Among the most exalted of all Vishnu temples is the one at Puri, in Orissa, where the deity is called Jagannath – the Lord of the Universe. Jagannath is an incarnation of Lord Vishnu himself and he is worshipped throughout India. Since time immemorial, millions and millions of people have offered worship to Lord Vishnu in Puri. Even the Brahma Purana (one of the 18 major Puranas, the ancient sacred texts that were composed prior to 1500 BCE) mentions Puri as a pilgrimage center for Vishnu devotees. The temple itself is built with typical Orissa style architecture and it has been rebuilt quite a few times in the past, and historians date the current temple back to about 1100 CE. Here, Jagannath is the principal deity; his brother Balarama and sister Subhadra are the ancillary ones. And, the most interesting thing about these deities is that they are made of wood, instead of the traditional stone and they have been unfinished for centuries. There is a story behind why they are always left unfinished even though they are re-carved from time to time.
Around 1100 CE, the Orissa region was ruled by Indradyumna, who was a great devotee of Lord Krishna (same as Lord Vishnu). At the pinnacle of his reign’s prosperity, it occurred to him one day that he should build a grand temple in honor of the great Lord, who is the protector of the entire universe. He wanted to name the deity of the temple, Jagannath (Jagannath comes from two Sanksrit words – Jagat and Naath meaning the Lord of the Universe). He also desired that the idol should be the most resplendent one in the entire country. He prayed to Jagannath to help him find an idol somewhere. One night, buried deep in thought about Jagannath, Indradyumna fell asleep. Krishna appeared in his dream in the most beautiful form he had ever seen. When the king got up, he was ecstatic that the form of the idol was revealed to him. Even though he was not sure where he would find the idol, he decided to send his soldiers all over the country to go and look for that particular idol and bring it home so that it can be installed as the chief deity of the temple.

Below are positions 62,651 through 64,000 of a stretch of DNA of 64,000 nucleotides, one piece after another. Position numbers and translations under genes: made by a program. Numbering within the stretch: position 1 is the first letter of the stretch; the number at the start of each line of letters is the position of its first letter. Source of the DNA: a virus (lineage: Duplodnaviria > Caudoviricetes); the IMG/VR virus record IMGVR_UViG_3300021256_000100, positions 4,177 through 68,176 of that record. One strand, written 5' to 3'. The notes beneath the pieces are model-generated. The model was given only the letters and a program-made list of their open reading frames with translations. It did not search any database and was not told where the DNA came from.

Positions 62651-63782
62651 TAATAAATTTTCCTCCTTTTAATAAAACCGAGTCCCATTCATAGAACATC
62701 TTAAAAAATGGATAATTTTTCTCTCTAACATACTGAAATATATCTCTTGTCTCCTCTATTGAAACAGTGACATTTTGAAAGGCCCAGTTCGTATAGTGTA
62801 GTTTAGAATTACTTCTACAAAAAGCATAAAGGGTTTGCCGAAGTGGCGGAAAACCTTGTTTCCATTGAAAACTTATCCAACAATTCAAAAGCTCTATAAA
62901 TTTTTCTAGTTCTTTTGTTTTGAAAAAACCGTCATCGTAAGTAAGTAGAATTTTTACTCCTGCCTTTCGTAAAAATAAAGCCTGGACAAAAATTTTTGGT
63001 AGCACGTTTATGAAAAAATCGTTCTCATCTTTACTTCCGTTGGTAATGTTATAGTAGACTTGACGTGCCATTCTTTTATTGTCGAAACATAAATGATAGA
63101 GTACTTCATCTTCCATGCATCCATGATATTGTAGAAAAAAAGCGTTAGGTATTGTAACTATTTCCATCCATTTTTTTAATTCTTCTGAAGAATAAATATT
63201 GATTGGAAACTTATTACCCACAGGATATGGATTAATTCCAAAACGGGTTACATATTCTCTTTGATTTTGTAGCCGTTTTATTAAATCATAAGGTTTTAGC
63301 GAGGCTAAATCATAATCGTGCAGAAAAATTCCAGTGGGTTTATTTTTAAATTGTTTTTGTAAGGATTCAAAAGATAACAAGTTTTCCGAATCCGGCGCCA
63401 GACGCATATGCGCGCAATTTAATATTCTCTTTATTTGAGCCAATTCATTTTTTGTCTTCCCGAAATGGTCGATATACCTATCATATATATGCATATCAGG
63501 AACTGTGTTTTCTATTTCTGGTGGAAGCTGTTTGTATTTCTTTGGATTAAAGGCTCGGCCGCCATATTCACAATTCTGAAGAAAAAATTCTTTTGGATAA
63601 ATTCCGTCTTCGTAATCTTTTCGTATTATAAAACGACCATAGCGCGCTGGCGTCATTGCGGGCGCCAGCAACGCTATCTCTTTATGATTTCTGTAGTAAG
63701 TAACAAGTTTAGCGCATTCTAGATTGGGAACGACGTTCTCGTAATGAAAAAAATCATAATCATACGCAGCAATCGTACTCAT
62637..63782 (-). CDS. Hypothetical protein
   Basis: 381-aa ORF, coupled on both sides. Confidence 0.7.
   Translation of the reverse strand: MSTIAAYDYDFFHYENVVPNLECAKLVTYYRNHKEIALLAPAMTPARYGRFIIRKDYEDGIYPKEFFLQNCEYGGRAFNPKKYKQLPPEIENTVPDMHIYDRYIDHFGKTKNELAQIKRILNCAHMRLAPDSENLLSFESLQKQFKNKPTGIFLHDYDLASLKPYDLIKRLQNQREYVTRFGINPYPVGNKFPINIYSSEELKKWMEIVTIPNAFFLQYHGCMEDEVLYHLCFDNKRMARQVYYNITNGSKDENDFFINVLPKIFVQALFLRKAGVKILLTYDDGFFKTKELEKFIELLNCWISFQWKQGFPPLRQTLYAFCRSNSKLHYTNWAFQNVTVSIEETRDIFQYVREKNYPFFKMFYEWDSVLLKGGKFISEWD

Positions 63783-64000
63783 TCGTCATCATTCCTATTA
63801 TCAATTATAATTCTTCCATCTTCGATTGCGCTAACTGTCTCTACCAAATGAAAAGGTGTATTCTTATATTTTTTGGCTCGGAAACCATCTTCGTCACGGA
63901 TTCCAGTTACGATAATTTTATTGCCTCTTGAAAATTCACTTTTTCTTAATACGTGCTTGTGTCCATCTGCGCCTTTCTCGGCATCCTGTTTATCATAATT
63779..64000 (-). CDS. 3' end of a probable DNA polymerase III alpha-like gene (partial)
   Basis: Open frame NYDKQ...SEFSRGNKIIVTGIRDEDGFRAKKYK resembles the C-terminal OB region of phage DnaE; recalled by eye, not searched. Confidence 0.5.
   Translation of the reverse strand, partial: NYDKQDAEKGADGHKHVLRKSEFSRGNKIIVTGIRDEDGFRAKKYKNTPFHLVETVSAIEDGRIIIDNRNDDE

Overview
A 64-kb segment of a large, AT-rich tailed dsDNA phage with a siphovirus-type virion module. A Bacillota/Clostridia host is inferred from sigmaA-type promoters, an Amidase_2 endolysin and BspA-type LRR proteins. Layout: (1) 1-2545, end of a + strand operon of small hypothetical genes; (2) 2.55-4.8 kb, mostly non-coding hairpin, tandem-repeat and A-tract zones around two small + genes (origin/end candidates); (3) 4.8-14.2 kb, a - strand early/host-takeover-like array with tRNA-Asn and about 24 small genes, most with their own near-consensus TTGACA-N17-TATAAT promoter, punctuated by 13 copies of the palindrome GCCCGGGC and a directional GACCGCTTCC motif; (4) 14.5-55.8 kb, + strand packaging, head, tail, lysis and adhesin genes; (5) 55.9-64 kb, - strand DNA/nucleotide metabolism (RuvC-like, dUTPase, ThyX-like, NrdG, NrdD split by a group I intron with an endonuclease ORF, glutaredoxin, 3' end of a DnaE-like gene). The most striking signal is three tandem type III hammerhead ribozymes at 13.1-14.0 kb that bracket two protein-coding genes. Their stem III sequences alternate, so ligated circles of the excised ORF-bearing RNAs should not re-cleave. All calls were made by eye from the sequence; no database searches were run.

Fig 1: A painting of the Jagannath idol
The soldiers spread out in various directions to look for the Jagannath idol. After several weeks of intensive searching, a group of soldiers found an old devotee worshipping a small Krishna idol inside a cave. After the devotee retired for the night, the soldiers sneaked up closer to the idol, and lo! They found that this idol was the same one that Indradyumna had ordered them to bring back. The soldiers stole the statue and began their march back. In the morning, when the devotee found that his beloved Krishna had disappeared, his sorrow knew no bounds. He weeped and wailed and frantically looked everywhere for his Krishna but the idol was nowhere to be found. Meanwhile, amid the soldiers’ returning party, a strange phenomenon happened. The statue flew from the soldiers’ hands back into that cave. The soldiers retraced their path back to the cave and here they saw that the old devotee was rejoicing the return of his Krishna. The soldiers’ realized that their action of stealing the idol was very disgraceful and they sought his pardon. The old man blessed the soldiers and told them to convey his blessings to the King.